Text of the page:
Co-Founders of Chinese Private-Equity Firm Boyu Build Singapore Base

Two co-founders of China’s Boyu Capital, a leading private-equity firm set up by a grandson of former Chinese President Jiang Zemin, have relocated to Singapore with a share of the company’s operations from its Hong Kong headquarters, according to people briefed on the move.

Boyu’s tilt toward the Southeast Asian city-state of Singapore was mainly driven by concerns over the ebbing clout of the elder Mr. Jiang, 94 years old, whose patronage has buttressed the firm’s success, the people said.

The transition, which began in late 2019, has coincided with Chinese leader Xi Jinping’s efforts to curb the influence of retired Communist Party elders and tighten Beijing’s control over the Chinese territory of Hong Kong.

Compared with Hong Kong, Singapore offers Boyu greater distance from potential scrutiny or adverse action by authorities in Beijing, these people said. Boyu’s Singapore office, its first presence outside China, provides a potential refuge from political intrigue within the party, they said, and helps the firm diversify from its base in Hong Kong, where business confidence has been shaken by unrest and Beijing’s efforts to stamp out dissent.

Launched a decade ago by Alvin Jiang—the former leader’s grandson—and three co-founders, Boyu has won a reputation for being a well-connected and savvy China-focused investor, whose backers have included Hong Kong billionaire Li Ka-shing and Singaporean state investor Temasek Holdings.

Sean Tong, one of the Boyu co-founders, recently acquired permanent residency in Singapore, where he is chief executive officer of a fund-management company that also uses the Boyu name, according to corporate and government records. Boyu’s founding CEO, Louis Cheung, has also moved to Singapore, the people briefed said. Corporate filings indicate that both men are Chinese nationals with Hong Kong permanent residency and that Mr. Cheung has a Singapore work visa.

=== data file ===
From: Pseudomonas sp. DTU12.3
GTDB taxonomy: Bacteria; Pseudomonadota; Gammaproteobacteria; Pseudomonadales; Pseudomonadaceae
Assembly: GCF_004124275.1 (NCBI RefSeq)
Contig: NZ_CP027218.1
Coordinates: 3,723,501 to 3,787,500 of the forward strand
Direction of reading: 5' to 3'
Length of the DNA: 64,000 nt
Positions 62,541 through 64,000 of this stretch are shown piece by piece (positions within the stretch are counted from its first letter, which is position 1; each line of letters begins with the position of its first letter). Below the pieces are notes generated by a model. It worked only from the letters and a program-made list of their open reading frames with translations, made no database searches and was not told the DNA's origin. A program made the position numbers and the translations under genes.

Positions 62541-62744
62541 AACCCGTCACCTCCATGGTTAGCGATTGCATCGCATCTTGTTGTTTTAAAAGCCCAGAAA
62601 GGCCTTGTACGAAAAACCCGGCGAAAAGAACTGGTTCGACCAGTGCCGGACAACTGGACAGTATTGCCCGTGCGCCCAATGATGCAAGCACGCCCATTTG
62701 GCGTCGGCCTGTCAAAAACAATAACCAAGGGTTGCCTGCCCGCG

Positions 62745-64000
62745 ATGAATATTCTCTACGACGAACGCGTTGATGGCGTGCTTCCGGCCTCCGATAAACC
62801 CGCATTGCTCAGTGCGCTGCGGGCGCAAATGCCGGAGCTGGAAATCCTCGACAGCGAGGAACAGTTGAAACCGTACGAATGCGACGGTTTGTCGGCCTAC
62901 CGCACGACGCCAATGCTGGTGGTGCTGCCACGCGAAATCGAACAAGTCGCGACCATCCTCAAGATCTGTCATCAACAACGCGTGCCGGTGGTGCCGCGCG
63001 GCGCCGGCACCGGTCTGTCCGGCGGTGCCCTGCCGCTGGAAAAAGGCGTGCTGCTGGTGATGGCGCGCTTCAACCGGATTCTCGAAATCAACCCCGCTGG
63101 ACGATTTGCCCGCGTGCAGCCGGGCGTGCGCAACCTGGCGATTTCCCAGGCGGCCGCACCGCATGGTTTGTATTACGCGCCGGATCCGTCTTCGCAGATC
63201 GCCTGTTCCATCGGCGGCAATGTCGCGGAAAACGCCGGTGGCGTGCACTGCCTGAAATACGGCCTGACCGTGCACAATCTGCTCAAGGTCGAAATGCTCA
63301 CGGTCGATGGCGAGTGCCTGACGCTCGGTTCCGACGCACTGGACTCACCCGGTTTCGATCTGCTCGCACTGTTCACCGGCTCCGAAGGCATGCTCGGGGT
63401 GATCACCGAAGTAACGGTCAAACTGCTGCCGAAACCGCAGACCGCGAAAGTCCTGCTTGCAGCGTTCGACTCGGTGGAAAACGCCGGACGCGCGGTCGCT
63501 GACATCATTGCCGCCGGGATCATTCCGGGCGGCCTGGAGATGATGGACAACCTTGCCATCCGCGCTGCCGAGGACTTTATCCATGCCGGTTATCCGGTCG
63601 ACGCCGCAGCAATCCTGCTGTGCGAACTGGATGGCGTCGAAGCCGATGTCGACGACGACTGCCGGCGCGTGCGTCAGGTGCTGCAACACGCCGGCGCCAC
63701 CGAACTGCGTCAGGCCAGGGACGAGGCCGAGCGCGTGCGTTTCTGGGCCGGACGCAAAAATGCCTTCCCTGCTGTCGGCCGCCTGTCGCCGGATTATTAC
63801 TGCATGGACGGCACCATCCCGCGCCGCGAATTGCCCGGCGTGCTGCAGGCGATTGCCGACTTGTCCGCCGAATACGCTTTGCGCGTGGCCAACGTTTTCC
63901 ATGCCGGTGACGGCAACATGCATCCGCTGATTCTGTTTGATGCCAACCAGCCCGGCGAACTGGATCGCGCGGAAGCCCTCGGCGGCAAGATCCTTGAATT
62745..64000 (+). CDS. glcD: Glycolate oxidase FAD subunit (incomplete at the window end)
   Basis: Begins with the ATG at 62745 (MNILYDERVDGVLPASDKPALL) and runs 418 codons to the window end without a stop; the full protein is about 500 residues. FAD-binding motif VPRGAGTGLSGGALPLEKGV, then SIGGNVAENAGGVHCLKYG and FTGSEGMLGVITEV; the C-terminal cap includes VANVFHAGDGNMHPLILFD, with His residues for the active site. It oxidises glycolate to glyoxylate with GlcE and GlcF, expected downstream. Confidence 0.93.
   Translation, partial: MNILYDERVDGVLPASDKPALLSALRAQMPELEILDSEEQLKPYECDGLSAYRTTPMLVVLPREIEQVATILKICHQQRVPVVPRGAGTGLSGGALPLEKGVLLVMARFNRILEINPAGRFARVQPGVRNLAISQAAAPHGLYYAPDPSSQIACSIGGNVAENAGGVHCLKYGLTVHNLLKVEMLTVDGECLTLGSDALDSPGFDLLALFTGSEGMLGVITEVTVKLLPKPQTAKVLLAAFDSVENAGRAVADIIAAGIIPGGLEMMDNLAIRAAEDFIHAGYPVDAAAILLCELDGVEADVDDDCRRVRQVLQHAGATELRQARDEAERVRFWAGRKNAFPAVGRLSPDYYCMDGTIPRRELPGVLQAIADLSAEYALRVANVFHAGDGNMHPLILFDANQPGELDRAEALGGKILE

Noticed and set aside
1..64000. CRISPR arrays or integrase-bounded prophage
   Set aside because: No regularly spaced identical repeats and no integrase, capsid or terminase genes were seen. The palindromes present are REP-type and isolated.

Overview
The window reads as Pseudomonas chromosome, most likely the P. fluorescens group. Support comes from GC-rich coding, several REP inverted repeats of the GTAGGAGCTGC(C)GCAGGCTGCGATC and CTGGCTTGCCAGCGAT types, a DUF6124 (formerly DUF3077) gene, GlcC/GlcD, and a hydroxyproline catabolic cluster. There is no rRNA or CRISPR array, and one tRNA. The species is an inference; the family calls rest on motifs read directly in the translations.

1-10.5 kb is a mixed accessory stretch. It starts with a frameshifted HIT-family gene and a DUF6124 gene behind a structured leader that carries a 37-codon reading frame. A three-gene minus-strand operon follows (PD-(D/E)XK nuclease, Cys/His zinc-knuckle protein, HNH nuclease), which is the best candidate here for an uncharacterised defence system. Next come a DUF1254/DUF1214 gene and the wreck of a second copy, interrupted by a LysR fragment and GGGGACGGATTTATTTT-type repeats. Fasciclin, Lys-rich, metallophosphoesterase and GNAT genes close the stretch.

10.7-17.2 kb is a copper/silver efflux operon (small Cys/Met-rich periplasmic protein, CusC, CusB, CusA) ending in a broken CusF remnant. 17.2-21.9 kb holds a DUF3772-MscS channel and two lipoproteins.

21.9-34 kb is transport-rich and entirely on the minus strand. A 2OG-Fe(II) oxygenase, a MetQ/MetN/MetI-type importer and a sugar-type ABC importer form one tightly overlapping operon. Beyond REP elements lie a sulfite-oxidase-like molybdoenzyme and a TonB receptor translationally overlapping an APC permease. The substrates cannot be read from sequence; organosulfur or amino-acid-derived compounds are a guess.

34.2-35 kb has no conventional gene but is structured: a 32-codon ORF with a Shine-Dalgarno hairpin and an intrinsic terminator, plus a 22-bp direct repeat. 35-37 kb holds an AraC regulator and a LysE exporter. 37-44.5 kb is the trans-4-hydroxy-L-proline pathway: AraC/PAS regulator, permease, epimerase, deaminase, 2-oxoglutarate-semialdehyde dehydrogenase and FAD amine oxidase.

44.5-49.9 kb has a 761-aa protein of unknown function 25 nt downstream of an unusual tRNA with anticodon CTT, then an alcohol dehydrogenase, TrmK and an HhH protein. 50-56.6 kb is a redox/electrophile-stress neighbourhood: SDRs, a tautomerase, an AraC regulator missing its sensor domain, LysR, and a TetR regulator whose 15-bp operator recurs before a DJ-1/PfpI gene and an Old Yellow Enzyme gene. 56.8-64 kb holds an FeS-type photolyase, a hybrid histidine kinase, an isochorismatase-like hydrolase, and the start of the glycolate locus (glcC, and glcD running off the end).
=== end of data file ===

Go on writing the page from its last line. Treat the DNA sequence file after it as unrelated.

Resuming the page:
Boyu is also transferring part of its Hong Kong operations to a branch office in Shanghai, one of the people said. The younger Mr. Jiang, who has been based in Hong Kong for the bulk of his corporate career, now spends most of his time in Shanghai, where his family is based, the people said.

It couldn’t be learned how much of Boyu’s Hong Kong functions are being moved either to Singapore or to Shanghai. The firm hasn’t publicized the establishment of its Singapore office, located in a shared working space in an upscale commercial tower in the main business district. Boyu’s website lists offices in Hong Kong, Beijing and Shanghai.

Messrs. Jiang, Tong and Cheung didn’t respond to requests for comment. A Wall Street Journal reporter who recently visited Boyu’s Hong Kong office was turned away by a receptionist who declined to relay messages to the firm’s senior partners. A receptionist at the Singapore shared working space confirmed to a Journal reporter that Boyu is located there.

The elder Mr. Jiang was Communist Party chief for 13 years until 2002 and a patron to a group of officials—known as the “Shanghai clique”—that rose to senior posts under his tutelage. Many of these officials have since faded from view and some have been purged in Mr. Xi’s anticorruption drive.

Party insiders say Mr. Xi, in centralizing power, has curtailed the influence of retired elders who seek to steer decision-making to suit their own interests. Though the elder Mr. Jiang’s sway diminished as Mr. Xi grew dominant, the former leader’s eventual passing could further alter power dynamics within the party and leave his family and allies more vulnerable to purges, the insiders say.

Late last year, Mr. Xi halted Chinese financial-technology giant Ant Group Co.’s initial public offering in part due to concerns over Ant’s complex ownership structure and the investors who stood to gain most from what would have been the world’s largest IPO, which included Boyu and a company controlled by the son-in-law of a retired top official with ties to the elder Mr. Jiang, the Journal reported this month citing Chinese officials and government advisers.